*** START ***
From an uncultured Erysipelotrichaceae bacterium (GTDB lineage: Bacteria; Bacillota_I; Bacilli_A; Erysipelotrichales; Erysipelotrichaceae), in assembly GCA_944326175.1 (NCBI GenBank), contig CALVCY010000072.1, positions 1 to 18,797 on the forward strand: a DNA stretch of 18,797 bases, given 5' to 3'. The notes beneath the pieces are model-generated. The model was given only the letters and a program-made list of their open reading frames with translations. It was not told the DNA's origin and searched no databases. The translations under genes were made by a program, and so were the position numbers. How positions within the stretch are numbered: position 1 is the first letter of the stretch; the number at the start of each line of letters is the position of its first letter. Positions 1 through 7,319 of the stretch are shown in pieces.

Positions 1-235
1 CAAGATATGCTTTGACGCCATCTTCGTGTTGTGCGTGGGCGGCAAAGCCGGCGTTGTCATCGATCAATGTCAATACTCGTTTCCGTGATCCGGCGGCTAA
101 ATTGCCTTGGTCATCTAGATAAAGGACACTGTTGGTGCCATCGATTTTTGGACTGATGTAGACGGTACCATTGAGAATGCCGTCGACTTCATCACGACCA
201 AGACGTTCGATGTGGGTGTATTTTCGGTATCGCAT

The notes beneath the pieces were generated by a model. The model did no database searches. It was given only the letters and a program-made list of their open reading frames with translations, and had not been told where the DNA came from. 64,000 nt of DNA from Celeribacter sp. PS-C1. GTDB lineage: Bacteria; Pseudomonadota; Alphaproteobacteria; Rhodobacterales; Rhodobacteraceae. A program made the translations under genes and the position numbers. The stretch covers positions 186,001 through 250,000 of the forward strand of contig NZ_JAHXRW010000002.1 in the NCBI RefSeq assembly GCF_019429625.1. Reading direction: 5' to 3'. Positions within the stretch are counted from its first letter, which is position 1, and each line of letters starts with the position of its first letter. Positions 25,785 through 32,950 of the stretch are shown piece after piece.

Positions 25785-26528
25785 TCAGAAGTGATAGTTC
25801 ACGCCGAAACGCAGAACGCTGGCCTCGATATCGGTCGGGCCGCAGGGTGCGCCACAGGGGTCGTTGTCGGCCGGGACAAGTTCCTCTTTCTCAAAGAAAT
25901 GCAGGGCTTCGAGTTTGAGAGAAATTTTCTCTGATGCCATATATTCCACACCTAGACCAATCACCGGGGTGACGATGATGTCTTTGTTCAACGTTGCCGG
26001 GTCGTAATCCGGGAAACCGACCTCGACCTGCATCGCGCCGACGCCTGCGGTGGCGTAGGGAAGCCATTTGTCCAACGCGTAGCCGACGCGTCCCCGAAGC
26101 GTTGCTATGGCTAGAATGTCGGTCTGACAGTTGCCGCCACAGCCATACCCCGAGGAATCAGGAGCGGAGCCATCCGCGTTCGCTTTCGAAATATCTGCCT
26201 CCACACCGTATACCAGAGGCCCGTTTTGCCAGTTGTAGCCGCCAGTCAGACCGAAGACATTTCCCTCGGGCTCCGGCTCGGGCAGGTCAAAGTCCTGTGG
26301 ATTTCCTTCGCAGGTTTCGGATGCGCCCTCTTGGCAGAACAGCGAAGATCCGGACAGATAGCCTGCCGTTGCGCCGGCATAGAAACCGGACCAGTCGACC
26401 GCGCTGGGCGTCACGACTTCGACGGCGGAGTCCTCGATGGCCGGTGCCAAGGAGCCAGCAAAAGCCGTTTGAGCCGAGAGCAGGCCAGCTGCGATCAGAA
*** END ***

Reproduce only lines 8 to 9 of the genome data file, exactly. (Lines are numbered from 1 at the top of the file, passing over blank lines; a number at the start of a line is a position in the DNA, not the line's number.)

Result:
25785 TCAGAAGTGATAGTTC
25801 ACGCCGAAACGCAGAACGCTGGCCTCGATATCGGTCGGGCCGCAGGGTGCGCCACAGGGGTCGTTGTCGGCCGGGACAAGTTCCTCTTTCTCAAAGAAAT